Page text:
"David Hume was not at Moffat when these interviews with M'Pherson took place ; he was, you know, a professed sceptic, and cannot properly be said to have ever formally affirmed or denied the authenticity or imposture of the poetry in question. He began, and continued to call for evidence—perhaps for more evidence than the circumstances of the case could admit; but this, you know, is the essence of scepticism ;—to most men, day-light is sufficient evidence that the sun is rising or risen; but the sceptic would always have more, even if the rays were vertical.
"As to the project and subscription which afterwards took place, to dispatch M'Pherson to collect more poetry in the Highlands, I was not then in Scotland, nor heard of it till some time afterwards.
"Mr Home certainly never entertained any doubt that the original of Mr M'Pherson's translations was traditionary in the Highlands.
"As to the society he mostly frequented at London, you seem to be sufficiently informed. Lord Bute generally treated him with an uncommon degree of affection; their minds were much at unison in all the sentiments of admiration or contempt. The sphere of attentions paid to Mr Home at London, no doubt extended after the representation of Douglas; but I have ever since been too little in London to be apprised of particulars for your information; and as to the defects of what you might expect from me on the subject of this letter in general, I trust you will forgive it, being now for many years declining, while you and many other younger men are advancing in knowledge and power.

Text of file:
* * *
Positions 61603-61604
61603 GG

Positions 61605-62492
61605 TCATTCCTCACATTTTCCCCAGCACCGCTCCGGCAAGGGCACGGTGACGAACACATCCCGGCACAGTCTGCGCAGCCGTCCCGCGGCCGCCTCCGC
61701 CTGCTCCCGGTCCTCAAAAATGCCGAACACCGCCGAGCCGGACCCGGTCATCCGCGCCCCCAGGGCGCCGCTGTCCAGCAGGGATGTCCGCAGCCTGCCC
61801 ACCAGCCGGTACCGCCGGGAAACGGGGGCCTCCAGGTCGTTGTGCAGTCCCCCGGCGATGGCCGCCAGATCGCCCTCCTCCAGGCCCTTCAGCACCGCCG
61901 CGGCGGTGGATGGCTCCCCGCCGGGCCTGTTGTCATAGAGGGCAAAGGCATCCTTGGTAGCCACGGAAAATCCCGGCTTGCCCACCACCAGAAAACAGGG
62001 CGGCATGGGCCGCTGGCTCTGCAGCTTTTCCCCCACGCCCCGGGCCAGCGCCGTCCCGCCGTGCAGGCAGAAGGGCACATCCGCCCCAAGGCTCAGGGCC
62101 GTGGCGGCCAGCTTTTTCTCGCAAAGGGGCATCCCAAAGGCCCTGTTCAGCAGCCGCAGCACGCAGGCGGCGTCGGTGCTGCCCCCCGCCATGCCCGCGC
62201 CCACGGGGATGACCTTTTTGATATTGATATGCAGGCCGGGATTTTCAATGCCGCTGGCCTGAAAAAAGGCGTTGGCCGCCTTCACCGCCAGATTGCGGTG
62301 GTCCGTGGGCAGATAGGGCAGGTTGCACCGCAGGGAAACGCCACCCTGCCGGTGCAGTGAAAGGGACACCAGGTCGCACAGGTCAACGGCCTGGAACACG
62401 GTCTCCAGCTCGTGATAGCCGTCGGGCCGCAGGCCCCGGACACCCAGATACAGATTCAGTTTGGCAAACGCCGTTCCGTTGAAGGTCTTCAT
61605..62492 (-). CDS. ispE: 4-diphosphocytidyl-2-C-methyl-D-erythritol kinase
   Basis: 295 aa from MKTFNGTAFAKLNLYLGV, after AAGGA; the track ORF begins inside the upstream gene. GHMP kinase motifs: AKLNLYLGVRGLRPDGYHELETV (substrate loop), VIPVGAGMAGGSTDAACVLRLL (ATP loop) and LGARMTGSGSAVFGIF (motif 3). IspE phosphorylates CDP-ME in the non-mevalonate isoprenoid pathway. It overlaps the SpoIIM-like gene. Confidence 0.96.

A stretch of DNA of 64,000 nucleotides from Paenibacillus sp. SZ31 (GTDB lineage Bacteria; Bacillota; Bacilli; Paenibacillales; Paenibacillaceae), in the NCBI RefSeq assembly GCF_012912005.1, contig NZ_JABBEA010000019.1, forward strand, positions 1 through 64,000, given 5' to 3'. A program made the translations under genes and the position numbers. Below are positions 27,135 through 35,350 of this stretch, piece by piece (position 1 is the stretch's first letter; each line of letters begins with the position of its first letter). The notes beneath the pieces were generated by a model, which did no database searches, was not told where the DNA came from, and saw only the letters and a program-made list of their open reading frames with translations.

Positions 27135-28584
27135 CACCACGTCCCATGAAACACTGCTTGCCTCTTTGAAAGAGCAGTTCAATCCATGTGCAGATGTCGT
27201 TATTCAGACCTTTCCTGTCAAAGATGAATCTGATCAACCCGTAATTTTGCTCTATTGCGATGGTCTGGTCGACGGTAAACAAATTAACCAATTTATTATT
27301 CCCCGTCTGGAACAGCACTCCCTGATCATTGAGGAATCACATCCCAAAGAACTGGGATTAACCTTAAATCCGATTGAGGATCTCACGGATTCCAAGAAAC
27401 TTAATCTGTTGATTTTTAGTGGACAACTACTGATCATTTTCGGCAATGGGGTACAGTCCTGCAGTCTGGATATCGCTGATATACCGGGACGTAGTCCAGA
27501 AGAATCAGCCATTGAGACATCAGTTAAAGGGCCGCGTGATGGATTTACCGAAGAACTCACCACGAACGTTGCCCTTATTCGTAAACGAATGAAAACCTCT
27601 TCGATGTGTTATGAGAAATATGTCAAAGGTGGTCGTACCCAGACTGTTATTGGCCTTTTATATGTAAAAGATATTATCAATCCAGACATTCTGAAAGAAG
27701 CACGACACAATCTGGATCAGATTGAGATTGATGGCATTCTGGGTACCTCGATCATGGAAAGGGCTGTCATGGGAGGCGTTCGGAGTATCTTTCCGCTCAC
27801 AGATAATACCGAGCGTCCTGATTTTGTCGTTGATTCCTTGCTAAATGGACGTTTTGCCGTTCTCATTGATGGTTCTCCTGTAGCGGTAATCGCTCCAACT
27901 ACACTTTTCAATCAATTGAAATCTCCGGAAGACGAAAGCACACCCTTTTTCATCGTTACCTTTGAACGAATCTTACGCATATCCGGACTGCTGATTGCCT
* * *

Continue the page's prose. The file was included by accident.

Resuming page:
"I am visited sometimes by Dempster, who is possibly too old for your acquaintance, but I call him a younker, being myself about to enter on my ninetieth year.
"With great esteem,
Part of a Letter from Mr Home, to a Friend, giving a humorous Account of himself, after recovering from a severe Jit of the Toothache; concluding with a Description O/*blacklock, the blind poet,
"I Fancy my letter last week would puzzle you strangely, and make it hard for you to divine the fate of the china and the wig, (for a wig was got by George's care ;) but by the inexcusable neglect of the china merchant, who undertook to send them with some other boxes that were going for Dunse, they have both lain in his shop all this week. I should be extremely sorry if I thought that this disappointment had given as much pain to Mrs Home or you, as it has done to me.
"Yesterday I was out for the first time, having been obliged, after a number of tormenting successless remedies, to draw the tooth where the pain was seated, which has relieved me for this bout. I am now what one, at first sight, would call a polite fellow, being much thinner and paler than usual; and when I am dressed in my folio coat, I very much resemble those petit maitres that are pictured on the frontispieces of Moliere's plays. My spirits were so low for some time, that the taste for reading, and even for arguing with my companions, was